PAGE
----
When Prime Minister Theresa May decided to blame Nicola Sturgeon in part for the Brexit vote ahead of the Tory conference it seemed a strange intervention. The SNP had become such a part of the governing establishment at Holyrood, Mrs May argued, that it was now part of the political elite which Brexit voters were standing up against in the EU referendum. Ms Sturgeon was certainly at the heart of the Remain campaign. She effectively led this north of the border and was a central figure in the wider campaign throughout the UK. The First Minister made it clear she did not want to see a Brexit vote even if, as turned out to be the case, it revived the campaign for Scottish independence. But the result in Scotland was hardly a rejection of Ms Sturgeon’s position with 62 per cent of voters wanting to stay in the EU. The anti-politics groundswell in Scotland, for time being anyway, is still kicking against a different elite which is now under Mrs May’s auspices.
The Scottish independence campaign of 2014 sparked to life in its final six months thanks to the success of grassroots groups like the Radical Independence Campaign (RIC) in disaffected heartlands like housing schemes of Glasgow and the wider west of Scotland. It helped transform the Yes campaign from a political campaign to a movement. But as Nicola Sturgeon this week faces delegates at the first SNP conference since the party’s Holyrood election triumph in May and the Brexit vote the following month, she faces a growing dilemma. How long can the SNP continue to capitalise on the anti-politics sentiment in Scotland while increasingly being seen as the natural party of government? It’s simply inevitable that the longer they stay in office and are forced to grapple with the compromises that brings, the harder it becomes to be seen as a fresh alternative to the established order. And to keep the grassroots happy. Let’s not forget that the decade-long anniversary of the SNP’s reign in power is barely six months away.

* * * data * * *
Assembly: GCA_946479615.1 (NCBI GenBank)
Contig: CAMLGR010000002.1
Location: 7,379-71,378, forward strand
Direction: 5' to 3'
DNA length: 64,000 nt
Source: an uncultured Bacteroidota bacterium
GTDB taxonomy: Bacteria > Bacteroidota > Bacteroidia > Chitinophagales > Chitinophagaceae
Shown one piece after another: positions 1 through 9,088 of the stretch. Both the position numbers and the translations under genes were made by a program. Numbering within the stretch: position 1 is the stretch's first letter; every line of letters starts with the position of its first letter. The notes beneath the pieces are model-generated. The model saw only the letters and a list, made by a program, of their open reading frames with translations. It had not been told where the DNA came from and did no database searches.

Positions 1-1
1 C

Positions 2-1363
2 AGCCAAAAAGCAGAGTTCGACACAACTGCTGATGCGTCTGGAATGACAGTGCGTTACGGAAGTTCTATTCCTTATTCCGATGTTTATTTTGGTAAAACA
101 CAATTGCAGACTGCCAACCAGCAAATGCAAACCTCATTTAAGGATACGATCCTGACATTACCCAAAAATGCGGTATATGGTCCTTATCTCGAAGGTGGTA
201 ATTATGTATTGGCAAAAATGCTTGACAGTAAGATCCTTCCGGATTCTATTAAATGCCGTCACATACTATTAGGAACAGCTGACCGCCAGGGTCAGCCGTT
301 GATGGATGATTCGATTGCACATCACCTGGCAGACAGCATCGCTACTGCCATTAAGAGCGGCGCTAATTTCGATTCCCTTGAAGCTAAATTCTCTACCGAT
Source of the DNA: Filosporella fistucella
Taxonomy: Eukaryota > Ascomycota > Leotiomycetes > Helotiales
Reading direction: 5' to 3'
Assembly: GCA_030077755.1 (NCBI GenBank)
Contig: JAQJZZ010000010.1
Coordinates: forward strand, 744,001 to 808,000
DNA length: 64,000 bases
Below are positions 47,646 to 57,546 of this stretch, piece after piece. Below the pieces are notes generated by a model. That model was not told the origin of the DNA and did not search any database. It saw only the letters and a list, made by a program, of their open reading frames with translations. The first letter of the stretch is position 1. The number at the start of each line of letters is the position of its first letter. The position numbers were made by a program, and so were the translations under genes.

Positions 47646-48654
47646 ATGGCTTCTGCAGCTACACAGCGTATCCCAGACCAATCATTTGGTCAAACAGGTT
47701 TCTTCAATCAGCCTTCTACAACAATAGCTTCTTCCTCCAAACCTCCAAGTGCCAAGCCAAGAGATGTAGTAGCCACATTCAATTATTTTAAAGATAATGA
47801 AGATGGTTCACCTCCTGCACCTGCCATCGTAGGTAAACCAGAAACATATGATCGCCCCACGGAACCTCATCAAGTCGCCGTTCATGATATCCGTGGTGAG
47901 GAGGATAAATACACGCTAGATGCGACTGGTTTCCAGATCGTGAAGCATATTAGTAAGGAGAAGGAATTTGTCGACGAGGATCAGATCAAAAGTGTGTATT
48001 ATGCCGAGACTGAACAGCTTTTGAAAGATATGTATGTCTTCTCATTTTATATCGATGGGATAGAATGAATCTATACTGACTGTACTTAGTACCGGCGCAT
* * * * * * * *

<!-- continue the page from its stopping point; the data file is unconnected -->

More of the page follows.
Ms Sturgeon’s announcement last month that the SNP will undertake a nationwide consultation exercise aimed at winning over wavering No voters from 2014 may keep the referendum-hungry natives at bay when they congregate in Glasgow tomorrow. But the dices are rolling again on the constitutional issue. Deputy leadership contender Tommy Sheppard warned last weekend of caution among activists about rushing into a second referendum. Does Ms Sturgeon seize the moment, as people like her predecessor Alex Salmond advocate, or adopt the more gradualist approach and let Brexit negotiations take their course? And all the while younger opposition leaders at Holyrood are turning up the heat on the SNP over cuts to local government, colleges and mental health funding. The credibility of the Nationalists’ anti-establishment rhetoric may increasingly start to crack.